The leaves here in Connecticut really seemed to take off the past week. Leaves changing colors is such a funny thing because when they first start to change and you’re met with this overwhelming feeling of “OMG, they are all going to change right NOW.” You forget that the whole process takes weeks and weeks. It’s somewhere around this time that you become convinced that the leaves are, in fact, at their peak. That is until you venture out with a camera only to realize that there actually are, “still a lot of green leaves.” It’s funny how the leaves change since certain tree varieties change sooner than others leaving areas of bright reds and oranges and other areas still splattered mostly in green.
When I was in college I took a Natural History class. It was with one of those teachers that makes you say, “this is what every teacher should be like.” He would pile us all into a rented college van (there was about 12 of us), every Tuesday morning and we’d venture out into the world. We were lucky because our campus was less than one mile from Acadia National Park, so the abundance of nature was just steps away. We spent some morning wading through bogs with the professor reminding us to “walk where I do” to prevent getting sucked into a bog hole – apparently a real thing to fear.
Other mornings he’d pile us onto a boat to look at the land from the ocean, always a totally different perspective on the world. And one morning I remember, he drove us down some long back road until we ended at what appeared to be a seemingly unimportant stretch of land. He walked us through a small forest path and up a large inclined clearing until we reached a small summit where we could overlook what we had just hiked. It was about this same time of year, late October, and the leaves were all changing colors.
He pointed down to the overlook and asked us to notice the trees with changing colors and we did. Straight down the center of our overlook was a clear definition of a river of red and yellow trees winding down the hills, and on either side, the trees remained green. While we all noticed the clear pattern, he explained to us a fire that had happened here decades back. He described how it burned down several houses and how the path the fire took was exactly the path of the red and yellow trees now. Reason being was the Ash and Maple trees, that turned red and yellow, were quicker to regrow, while the fir and evergreen trees which still had their green needles, took much longer to regrow after the fire.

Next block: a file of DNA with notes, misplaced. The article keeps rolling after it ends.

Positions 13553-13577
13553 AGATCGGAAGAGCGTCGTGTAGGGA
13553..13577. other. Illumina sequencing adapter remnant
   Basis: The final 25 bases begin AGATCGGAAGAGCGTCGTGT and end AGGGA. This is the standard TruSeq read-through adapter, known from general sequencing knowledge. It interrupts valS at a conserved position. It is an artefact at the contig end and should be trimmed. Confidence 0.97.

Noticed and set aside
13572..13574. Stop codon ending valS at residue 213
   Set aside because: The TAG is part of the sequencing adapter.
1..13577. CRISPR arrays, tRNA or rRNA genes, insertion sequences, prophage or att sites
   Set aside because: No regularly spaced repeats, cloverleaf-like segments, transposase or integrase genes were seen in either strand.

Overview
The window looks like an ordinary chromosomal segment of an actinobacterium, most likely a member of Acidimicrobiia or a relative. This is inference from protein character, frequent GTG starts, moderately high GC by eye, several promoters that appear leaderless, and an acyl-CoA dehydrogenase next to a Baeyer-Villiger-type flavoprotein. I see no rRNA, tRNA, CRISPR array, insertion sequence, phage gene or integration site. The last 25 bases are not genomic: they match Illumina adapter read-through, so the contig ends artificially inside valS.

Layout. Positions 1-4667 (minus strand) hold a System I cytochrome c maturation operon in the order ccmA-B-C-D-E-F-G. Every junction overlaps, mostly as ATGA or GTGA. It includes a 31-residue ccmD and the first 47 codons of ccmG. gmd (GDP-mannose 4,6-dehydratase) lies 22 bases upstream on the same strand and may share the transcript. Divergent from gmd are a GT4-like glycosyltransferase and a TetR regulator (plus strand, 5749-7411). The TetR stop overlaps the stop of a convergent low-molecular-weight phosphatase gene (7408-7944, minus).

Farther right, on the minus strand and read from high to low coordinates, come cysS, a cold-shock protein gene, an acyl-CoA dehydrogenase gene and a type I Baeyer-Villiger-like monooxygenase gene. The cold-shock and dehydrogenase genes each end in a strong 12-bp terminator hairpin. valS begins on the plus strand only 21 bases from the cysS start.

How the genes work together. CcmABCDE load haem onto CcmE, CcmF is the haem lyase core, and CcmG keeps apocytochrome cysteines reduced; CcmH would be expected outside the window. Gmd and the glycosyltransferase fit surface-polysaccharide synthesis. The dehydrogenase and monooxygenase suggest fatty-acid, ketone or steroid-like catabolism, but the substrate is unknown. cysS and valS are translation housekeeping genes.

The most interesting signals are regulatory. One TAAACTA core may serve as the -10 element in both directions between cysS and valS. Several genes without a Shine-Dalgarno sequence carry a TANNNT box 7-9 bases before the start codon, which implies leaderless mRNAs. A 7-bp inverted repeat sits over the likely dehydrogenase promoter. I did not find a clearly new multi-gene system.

Every since that class, I look at the changing leaves – and the changing world – so differently. And, if you’re really into that kind of thing you should read “A Walk in the Woods” by Bill Bryson. Long story short, the leaves are at full peak here in Connecticut right now and it makes everything so beautiful. Michael and I ventured out with the dogs this past weekend to be amazing by the colors, which we do every year and every year they still amaze us.
My Lace-up Ribbed Dress and boots are both from JustFab.com. JustFab is site I keep telling myself I’m going to cancel my subscription to, then forget. But, then I am happy I forgot because I have a free credit to buy goodies like this. The Rose Gold Fossil watch I got from Things Remembered, it’s monogrammed with my new, married initials and I’m kinda obsessed with it.